UN lauds Mali for stemming Ebola epidemic, flags need to boost cross-border surveillance

Special Representative and Head of the UN Mission for Ebola Emergency Response (UNMEER), Ismail Ould Cheikh Ahmed (right), speaks with staff at the Ebola treatment centre (ETC) in Bamako, Mali. Photo: UNMEER/Pierre Péron

22 January 2015 – The United Nations today commended Mali for stemming the Ebola outbreak and urged the West African nation to remain vigilant as neighbouring countries continue to report new cases as part of the epidemic that has recorded nearly 22,000 cases and more than 8,600 deaths to date.

Mali was declared Ebola-free earlier this week after a period of 42 days without a new case.

“We came with a message of congratulations. We came to say bravo, but remain vigilant,” the head the UN Mission for Ebola Emergency response (UNMEER) Ould Cheikh Ahmed, told Malian Prime Minister Modibo Keita in the Malian capital of Bamako today.

The head of the UN response mission, accompanied by Dr. Bruce Aylward, Assistant Director-General of the UN World Health Organizations (WHO), also emphasized the need to strengthen cross-border surveillance as part of the fight against the Ebola epidemic in West Africa.

“People, communities do not recognize the border, and therefore the next challenge for Mali – as indeed for Senegal and Nigeria, was also managed to isolate the few cases that came – is to remain vigilant,” Mr. Ould Cheikh Ahmed said. “We are not immune to new cases here and there, until we have zero cases throughout West Africa.”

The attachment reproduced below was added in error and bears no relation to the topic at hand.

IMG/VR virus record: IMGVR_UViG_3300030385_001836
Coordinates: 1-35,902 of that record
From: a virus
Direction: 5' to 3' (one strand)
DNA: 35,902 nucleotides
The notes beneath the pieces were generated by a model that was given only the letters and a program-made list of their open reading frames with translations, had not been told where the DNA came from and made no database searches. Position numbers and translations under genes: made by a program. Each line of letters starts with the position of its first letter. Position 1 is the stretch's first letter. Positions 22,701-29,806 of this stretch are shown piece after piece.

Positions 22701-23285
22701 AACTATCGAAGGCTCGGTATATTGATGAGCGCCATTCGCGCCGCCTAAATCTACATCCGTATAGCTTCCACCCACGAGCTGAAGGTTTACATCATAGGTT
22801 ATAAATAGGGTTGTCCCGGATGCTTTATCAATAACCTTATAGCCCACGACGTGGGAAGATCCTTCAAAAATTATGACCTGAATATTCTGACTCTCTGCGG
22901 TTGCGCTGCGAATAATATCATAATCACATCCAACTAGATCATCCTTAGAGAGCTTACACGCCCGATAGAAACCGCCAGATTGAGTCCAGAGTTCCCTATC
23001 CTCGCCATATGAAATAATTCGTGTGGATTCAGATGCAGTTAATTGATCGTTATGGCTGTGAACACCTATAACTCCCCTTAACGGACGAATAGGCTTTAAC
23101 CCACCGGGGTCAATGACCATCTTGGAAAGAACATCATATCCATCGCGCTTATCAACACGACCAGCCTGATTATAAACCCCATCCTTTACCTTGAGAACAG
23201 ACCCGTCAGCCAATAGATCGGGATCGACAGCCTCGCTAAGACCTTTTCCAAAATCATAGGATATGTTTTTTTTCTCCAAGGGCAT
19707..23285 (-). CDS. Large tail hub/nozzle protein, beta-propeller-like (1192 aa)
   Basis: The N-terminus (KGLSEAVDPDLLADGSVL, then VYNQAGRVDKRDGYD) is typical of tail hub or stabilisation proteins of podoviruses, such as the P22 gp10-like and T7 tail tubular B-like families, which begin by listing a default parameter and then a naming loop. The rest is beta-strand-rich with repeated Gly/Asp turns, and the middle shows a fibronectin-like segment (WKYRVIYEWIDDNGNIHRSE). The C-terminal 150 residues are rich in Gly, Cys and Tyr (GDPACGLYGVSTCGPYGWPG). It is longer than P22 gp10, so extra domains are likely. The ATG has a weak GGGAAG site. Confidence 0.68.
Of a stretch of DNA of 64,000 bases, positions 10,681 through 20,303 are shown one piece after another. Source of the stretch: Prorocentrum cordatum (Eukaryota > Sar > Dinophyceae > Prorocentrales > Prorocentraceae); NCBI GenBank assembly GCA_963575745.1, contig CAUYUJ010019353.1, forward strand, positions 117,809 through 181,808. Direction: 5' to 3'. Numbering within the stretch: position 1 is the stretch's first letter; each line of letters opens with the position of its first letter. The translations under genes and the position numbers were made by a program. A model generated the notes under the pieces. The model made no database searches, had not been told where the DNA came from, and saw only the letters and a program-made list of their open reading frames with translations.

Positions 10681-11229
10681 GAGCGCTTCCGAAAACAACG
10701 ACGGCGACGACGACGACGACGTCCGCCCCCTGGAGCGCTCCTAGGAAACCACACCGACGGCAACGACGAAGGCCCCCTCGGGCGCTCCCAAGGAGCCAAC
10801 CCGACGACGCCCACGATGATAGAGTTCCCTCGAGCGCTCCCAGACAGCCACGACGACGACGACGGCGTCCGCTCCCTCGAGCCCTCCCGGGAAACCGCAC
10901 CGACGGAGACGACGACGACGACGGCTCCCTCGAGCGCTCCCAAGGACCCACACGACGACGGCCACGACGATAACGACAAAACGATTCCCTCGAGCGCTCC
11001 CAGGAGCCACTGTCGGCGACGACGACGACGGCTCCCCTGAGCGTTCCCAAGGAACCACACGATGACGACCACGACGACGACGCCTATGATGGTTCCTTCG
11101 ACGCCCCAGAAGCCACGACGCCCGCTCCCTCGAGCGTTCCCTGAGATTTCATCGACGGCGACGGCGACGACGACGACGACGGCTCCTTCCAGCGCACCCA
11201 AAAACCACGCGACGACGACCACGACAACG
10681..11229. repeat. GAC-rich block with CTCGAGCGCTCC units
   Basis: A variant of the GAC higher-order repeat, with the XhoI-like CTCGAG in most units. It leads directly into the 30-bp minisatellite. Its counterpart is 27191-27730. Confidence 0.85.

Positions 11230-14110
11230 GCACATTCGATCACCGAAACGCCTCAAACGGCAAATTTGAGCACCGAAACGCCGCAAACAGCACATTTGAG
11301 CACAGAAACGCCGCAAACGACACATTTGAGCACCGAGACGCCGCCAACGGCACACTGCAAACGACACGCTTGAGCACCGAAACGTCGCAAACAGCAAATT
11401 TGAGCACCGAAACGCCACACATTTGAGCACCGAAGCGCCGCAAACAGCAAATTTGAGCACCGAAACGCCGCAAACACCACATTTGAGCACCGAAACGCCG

UNMEER and WHO continued to support local authorities prepare for a cross-border meeting planned to take place in Lofa County in Liberia next week to improve border surveillance strategies and strengthen cross-border notification. Local authorities will participate, including those in the districts bordering Guinea and Sierra Leone.

WHO has recommended ‘robust’ exit screening in the three affected countries, which it said is ‘critical for minimizing the risk of exportation of Ebola cases.’

Surveillance and information sharing will be increased in the border districts of Guinea-Bissau, Côte d’Ivoire, Mali and Senegal adjacent to Guinea, Liberia and Sierra Leone, according to WHO.

The United Nations yesterday appealed for $1 billion needed for the first six months of 2015 to sustain the momentum to stamp out Ebola in the region where the epidemic has started to turn in all three of the worst-hit countries.

In the latest statistics issued today, WHO reported 21,759 Ebola cases 8,668 deaths.

Meanwhile in Sierra Leone, two successive emergency response campaigns to distribute anti-malarial drugs to people living in areas affected by the Ebola virus disease outbreak have successfully reached more than 2.5 million people, and significantly reduced the number of people with fever that might be mistaken for Ebola, according to the UN health agency.

During the West African Ebola outbreak, people infected with malaria have been afraid to go to health centres for treatment or have been unable to receive treatment because some centres were closed. To reduce malaria transmission and related deaths, WHO has recommended a mass drug administration of anti-malarial medicines to all eligible people in Ebola hotspot areas.

In other news, following the reopening of schools in Guinea, attendance remained low in the first week, according to the UN mission. The UN Children’s Fund (UNICEF) and its partners continue to monitor schools to ensure measures put in place for the safe return to school are being adhered to around the country.


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